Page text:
Is anyone else sick and tired of the so-called feed validator changing its mind on fundamental issues every other week? I’m sure Sam Ruby and whoever else is still working on the Validator mean well, but the constant ivory tower decisions to change the way it interpets “valid RSS 2.0” is making it seem more like a political advocacy tool than anything else. Perhaps I should give the benefit of the doubt and “Never attribute to malice that which is adequately explained by stupidity.”
Source: The Feed Validator is Dead to Me | Matt Mullenweg
i’m sure they mean well but
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So I go to publish an app in the AppStore today and this ^ pops up, let that sink in for awhile
Coding is a superpower. With it, you can bend reality to your will. You can make the world a better place. Or you can destroy it.
You may be able to fool the regulators, the police, the judges. You may be able to fool the general public. And you may be able to go on doing this indefinitely without being caught.
But that doesn’t make it right.
Developers have great power. And they must use this power responsibly.
If you’re a developer, or working toward becoming one, I strongly recommend you read Bill Sourour’s article “The code I’m still ashamed of.”
And if someone asks you to build something that is clearly illegal?—?or downright evil?—?go to the press. The developers in all three of these cases could have done this and saved the world a lot of heart ache.
But at this point, he argued, the audience itself has decided for NPR, choosing to engage much more via social media, primarily on Twitter and Facebook, rather than in the NPR.org comments section.
“We’ve reached the point where we’ve realized that there are other, better ways to achieve the same kind of community discussion around the issues we raise in our journalism,” he said, with money, and spending it efficiently, part of the issue. More than 5 million people each month engage with NPR on Twitter, compared to just a fraction of that number in the NPR.org comments. “In relative terms, as we set priorities, it becomes increasingly clear that the market has spoken. This is where people want to engage with us. So that’s what we’re going to emphasize,” he said.
Source: NPR Website To Get Rid Of Comments
what is interersting is that most people will assume they did this because of the quality but actually that has very little to do with it
We’ve all got to focus on giving people what they want. That’s internet 101. The consumer is in control. Win by serving them, not by corralling them to fit your own desires.
Not that business people always get it wrong. Look at Reed Hastings and Netflix. He knew that streaming was the answer, he dropped the price and provided instant access. There was huge public outcry from people who wanted to rent DVDs. Do you know anyone who rents DVDS anymore? Do you know anyone who has a DVD player? Discs are dead. Hastings knew this already, the public had to catch up, and when it did people were satisfied, Netflix is burgeoning.
And Apple has eliminated disc drives from computers. The same way Steve Jobs got rid of legacy ports almost twenty years ago. Remember the outcry? That this also-ran computer company was leaving old customers in the dust, forcing them to buy new product? Well, that was back before Apple became a juggernaut, it was a harbinger of what was to come.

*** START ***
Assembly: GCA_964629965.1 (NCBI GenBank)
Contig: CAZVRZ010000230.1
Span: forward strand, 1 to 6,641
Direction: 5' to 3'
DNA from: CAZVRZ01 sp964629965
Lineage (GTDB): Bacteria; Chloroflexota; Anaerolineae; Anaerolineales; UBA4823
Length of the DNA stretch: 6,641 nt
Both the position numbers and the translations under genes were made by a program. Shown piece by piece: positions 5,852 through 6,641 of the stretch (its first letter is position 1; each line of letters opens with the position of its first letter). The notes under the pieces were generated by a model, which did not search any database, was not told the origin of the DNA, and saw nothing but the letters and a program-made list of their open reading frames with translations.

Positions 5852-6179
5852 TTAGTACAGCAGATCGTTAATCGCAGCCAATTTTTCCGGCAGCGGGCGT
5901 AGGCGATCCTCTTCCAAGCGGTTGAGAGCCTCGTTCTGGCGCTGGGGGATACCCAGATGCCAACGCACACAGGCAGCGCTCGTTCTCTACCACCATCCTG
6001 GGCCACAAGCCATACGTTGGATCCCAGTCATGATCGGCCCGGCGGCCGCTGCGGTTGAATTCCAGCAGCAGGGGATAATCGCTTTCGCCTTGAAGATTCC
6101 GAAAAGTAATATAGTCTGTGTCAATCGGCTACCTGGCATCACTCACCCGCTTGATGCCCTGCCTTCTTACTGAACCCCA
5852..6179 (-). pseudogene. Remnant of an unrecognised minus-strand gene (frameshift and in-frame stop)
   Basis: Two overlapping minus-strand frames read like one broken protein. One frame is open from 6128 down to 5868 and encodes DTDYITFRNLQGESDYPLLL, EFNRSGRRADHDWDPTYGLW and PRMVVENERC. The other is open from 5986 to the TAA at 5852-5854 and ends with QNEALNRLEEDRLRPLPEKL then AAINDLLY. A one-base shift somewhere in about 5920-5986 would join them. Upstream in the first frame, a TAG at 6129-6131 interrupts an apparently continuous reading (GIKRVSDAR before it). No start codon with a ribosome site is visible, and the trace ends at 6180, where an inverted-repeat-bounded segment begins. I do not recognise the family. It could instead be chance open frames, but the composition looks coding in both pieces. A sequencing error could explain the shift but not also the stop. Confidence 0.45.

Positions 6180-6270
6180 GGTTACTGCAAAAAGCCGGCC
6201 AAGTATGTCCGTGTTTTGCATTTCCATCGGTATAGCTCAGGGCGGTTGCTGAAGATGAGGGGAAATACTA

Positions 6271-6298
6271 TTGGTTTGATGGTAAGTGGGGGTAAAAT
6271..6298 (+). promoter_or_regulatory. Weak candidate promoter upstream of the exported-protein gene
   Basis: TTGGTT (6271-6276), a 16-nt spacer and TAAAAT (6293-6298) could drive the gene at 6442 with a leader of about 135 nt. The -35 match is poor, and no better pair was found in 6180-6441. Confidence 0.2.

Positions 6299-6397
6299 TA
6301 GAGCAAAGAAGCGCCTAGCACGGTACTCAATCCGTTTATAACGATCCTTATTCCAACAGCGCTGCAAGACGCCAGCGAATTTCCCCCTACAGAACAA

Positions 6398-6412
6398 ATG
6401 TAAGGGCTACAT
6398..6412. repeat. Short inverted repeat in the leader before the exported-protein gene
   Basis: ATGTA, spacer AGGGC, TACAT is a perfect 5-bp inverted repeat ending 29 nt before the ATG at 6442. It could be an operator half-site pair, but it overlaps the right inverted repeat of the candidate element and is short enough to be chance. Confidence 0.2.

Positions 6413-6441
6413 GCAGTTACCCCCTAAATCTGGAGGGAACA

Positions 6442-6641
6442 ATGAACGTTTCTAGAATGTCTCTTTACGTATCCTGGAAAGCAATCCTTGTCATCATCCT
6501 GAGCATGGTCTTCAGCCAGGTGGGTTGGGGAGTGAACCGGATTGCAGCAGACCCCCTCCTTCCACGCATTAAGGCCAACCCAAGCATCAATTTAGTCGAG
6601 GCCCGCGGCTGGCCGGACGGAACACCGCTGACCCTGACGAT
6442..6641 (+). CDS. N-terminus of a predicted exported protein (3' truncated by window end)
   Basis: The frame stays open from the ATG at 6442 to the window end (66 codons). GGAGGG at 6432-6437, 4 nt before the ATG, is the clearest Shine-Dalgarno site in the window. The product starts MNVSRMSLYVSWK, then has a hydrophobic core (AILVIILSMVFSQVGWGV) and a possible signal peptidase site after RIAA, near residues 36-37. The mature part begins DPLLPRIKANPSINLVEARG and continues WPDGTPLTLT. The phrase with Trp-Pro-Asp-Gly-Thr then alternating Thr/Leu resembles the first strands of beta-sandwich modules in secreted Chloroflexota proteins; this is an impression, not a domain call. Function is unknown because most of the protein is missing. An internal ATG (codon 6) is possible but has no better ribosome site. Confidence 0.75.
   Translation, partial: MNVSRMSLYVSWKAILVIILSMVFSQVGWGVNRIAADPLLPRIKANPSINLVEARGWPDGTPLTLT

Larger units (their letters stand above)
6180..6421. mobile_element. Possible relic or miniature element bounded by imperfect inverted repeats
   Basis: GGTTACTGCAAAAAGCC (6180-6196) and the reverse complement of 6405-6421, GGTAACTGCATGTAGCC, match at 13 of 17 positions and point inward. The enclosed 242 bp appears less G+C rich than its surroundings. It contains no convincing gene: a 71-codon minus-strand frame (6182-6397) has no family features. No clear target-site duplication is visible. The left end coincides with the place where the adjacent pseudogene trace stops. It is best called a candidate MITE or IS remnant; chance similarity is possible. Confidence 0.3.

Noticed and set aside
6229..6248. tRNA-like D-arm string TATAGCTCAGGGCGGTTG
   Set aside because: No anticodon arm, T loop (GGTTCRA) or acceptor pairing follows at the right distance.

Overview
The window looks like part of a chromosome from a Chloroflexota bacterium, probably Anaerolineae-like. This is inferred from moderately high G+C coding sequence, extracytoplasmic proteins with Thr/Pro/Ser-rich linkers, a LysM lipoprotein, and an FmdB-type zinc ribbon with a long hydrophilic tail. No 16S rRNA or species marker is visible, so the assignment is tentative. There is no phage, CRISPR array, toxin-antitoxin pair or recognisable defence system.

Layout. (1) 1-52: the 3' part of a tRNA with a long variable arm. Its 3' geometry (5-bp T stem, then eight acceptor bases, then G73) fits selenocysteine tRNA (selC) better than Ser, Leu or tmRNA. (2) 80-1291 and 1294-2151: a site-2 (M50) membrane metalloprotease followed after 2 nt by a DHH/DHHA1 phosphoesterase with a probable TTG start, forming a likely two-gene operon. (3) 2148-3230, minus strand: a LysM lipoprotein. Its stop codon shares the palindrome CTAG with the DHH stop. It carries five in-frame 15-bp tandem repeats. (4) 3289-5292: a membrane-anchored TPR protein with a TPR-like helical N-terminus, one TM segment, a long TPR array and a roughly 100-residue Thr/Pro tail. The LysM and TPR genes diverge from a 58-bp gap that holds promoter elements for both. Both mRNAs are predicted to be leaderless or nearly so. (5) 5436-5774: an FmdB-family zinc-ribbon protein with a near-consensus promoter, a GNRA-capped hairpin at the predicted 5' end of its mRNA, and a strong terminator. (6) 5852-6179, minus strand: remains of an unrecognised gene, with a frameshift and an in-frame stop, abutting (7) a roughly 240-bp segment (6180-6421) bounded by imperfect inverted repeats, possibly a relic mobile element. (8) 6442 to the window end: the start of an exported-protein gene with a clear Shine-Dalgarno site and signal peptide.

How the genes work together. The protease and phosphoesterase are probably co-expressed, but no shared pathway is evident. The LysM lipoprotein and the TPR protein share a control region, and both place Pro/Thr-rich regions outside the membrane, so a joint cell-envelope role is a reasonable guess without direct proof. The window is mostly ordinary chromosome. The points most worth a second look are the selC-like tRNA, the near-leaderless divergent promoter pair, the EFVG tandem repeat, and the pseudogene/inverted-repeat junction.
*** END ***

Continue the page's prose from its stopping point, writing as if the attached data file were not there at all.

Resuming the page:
Just like this is.
People are sick and tired of losing their privacy. They’re sick and tired of being tracked. There’s nothing as weird as seeing an ad for a product follow you around the web. Do you want to trust these people? Did you trust the Stasi?
The ad companies are no different from the record companies, wanting to hold on to an old model that benefits them but not the user. Meanwhile, wannabe techies side with them the way wannabe musicians side with legacy artists in desiring the old model, they feel they’ve lost their opportunity. But isn’t it funny that today it’s the labels who are on the cutting edge, pushing streaming services, and the acts are the ones behind. Winners take stock of a changed world and adjust accordingly. Keep your music off Spotify? Put it everywhere and get people to listen to it. The rewards come when people know who you are, they’ll give you tons of money if only you create a bond.
Source: Lefsetz Letter » Blog Archive Ad-Blocking – Lefsetz Letter
“We’re nicer to our computers and phones than we are to other people on the Internet.”
Source: Creatives Ask: What Kind of Web Do We Want, Anyway?
IPFS is a distributed file system that seeks to connect all computing devices with the same system of files. In some ways, this is similar to the original aims of the Web, but IPFS is actually more similar to a single bittorrent swarm exchanging git objects. IPFS could become a new major subsystem of the internet. If built right, it could complement or replace HTTP. It could complement or replace even more. It sounds crazy. It is crazy.
Source: HTTP is obsolete. It’s time for the distributed, permanent web
It was actually the responsive side of things that were easier than I personally anticipated, and I would definitely never do anything else. It seems, in retrospect, completely ridiculous to do anything specific for each platform.
Source: Google+ — Responsive Web Design